Although the Shanghai Disney Resort received a China Best Employer Award back in 2017, things are not as steady as they seem to be. In a recent blog post on his blog ThanksShanghai, an ex-Shanghai Disneyland manager explains why talented Cast Members leave the newest Disney resort for other opportunities. You might expect that working in a theme park is not the most challenging job there is and that employees are looking for a job with more to it, but that does not exactly explain the problem Shanghai Disneyland is having. Working at a Disney theme park is perhaps one of the most challenging jobs in the sector, because of the aim for the highest quality in service. Ex-Cast Members of Shanghai had various reasons to leave, and the main problem seems to be a lack of good and understanding leadership.
The first reason to leave is retainment and a lack of replacement. A parking Cast Member with the skills for a guest service role was not replaced, although the resort needed new Cast Members at guest services. The transfer did not happen because the resort did not make any changes between departments during the year, so eventually the Cast Member left. This connects to the second reason: passion is more important than experience. Disney should attach more value to Cast Members that enjoy working in the resort instead of employees with a nine to five attitude.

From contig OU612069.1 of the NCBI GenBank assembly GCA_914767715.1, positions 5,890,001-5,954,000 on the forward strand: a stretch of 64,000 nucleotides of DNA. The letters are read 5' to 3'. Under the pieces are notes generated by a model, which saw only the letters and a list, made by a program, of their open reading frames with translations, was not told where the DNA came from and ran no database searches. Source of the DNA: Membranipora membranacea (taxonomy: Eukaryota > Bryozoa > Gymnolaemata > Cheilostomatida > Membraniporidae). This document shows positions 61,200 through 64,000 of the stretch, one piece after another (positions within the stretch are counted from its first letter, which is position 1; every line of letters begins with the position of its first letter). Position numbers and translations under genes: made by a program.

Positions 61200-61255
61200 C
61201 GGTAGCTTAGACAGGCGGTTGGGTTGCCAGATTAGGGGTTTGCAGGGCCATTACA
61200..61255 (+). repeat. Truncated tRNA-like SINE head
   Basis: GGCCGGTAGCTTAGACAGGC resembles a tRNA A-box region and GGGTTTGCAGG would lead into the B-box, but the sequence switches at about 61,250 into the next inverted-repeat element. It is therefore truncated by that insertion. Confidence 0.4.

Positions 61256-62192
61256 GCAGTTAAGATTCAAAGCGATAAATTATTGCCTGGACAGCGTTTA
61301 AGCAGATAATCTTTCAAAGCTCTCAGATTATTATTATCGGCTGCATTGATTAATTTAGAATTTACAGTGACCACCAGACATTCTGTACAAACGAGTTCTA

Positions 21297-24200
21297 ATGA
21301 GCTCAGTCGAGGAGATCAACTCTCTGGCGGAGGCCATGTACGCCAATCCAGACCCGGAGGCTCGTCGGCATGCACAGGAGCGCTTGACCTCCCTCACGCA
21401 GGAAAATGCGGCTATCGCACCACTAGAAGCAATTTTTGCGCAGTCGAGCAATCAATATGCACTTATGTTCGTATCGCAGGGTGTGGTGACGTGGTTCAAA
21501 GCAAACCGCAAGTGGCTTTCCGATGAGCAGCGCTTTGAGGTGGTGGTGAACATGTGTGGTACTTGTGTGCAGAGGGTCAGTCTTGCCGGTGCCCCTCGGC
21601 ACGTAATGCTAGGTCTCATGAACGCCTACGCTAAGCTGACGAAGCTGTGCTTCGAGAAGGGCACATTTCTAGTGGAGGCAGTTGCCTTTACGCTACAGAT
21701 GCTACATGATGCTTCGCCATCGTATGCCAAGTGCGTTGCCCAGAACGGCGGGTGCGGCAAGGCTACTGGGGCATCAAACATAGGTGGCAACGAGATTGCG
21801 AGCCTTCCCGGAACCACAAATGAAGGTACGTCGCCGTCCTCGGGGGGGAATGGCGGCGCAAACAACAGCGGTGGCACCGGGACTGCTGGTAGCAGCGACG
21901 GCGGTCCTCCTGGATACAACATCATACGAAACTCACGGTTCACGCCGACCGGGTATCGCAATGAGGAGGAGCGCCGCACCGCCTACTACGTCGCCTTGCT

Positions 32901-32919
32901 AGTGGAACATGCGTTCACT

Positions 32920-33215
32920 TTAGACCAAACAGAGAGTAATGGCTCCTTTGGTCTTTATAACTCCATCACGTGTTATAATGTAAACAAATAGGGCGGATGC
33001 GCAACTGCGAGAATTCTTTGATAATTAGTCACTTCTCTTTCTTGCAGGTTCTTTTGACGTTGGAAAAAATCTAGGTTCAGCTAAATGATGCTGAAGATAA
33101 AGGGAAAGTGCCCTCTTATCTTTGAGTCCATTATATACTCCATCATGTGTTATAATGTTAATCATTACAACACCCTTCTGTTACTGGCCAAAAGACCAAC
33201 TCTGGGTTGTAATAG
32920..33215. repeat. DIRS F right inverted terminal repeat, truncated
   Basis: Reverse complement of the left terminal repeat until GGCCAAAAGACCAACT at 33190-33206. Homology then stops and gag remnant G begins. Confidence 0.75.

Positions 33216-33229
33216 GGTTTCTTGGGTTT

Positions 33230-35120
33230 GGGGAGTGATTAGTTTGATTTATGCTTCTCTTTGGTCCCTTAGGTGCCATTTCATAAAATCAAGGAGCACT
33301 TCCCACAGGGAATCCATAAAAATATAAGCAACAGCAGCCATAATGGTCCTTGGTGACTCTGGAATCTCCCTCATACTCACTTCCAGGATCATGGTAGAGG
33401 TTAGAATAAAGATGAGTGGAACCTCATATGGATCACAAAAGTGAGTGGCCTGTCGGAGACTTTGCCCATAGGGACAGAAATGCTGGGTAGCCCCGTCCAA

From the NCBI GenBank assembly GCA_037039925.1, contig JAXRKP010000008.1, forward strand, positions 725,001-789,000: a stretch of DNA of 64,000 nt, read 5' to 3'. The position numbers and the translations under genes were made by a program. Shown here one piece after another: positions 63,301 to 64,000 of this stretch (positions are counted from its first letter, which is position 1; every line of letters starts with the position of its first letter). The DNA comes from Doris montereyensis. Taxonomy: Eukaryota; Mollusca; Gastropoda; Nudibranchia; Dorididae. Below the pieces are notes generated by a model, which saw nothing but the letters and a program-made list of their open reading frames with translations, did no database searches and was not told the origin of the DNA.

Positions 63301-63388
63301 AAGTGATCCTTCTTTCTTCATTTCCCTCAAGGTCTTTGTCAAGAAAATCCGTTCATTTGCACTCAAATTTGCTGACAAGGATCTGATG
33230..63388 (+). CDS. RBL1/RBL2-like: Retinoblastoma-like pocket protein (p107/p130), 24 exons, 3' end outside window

To learn Shanghainese Cast Members had to do things “the Disney way”, being some of them were sent to Walt Disney World and took part in an international training program. Disney wanted the knowledge gained in the United States to transfer to the Shanghai resort. However, most of the Cast Members who were in the program left the resort in less than a year, because they would go for higher standards of service. The local leadership did not support these ideas, which led to lower standards. This is the third reason highly talented people are leaving the company.
In the end these complaints all lead back to leadership, and especially the leadership in the middle management that is not as passionate as it needs to be to stick with the well-known Disney standards. Talented and compassionate Cast Members are ridiculed or dismissed instead of encouraged and leave Shanghai Disneyland, while they could be such a wonderful addition to the resort.
I am going to Shanghai Disneyland this summer and I am very curious about how the only Disney resort in mainland China is doing things in ‘their’ Disney way. Let us know in the comments how you feel about this topic, and if you think Disney should act. You can read the full article on Thanks-Shanghai.com.
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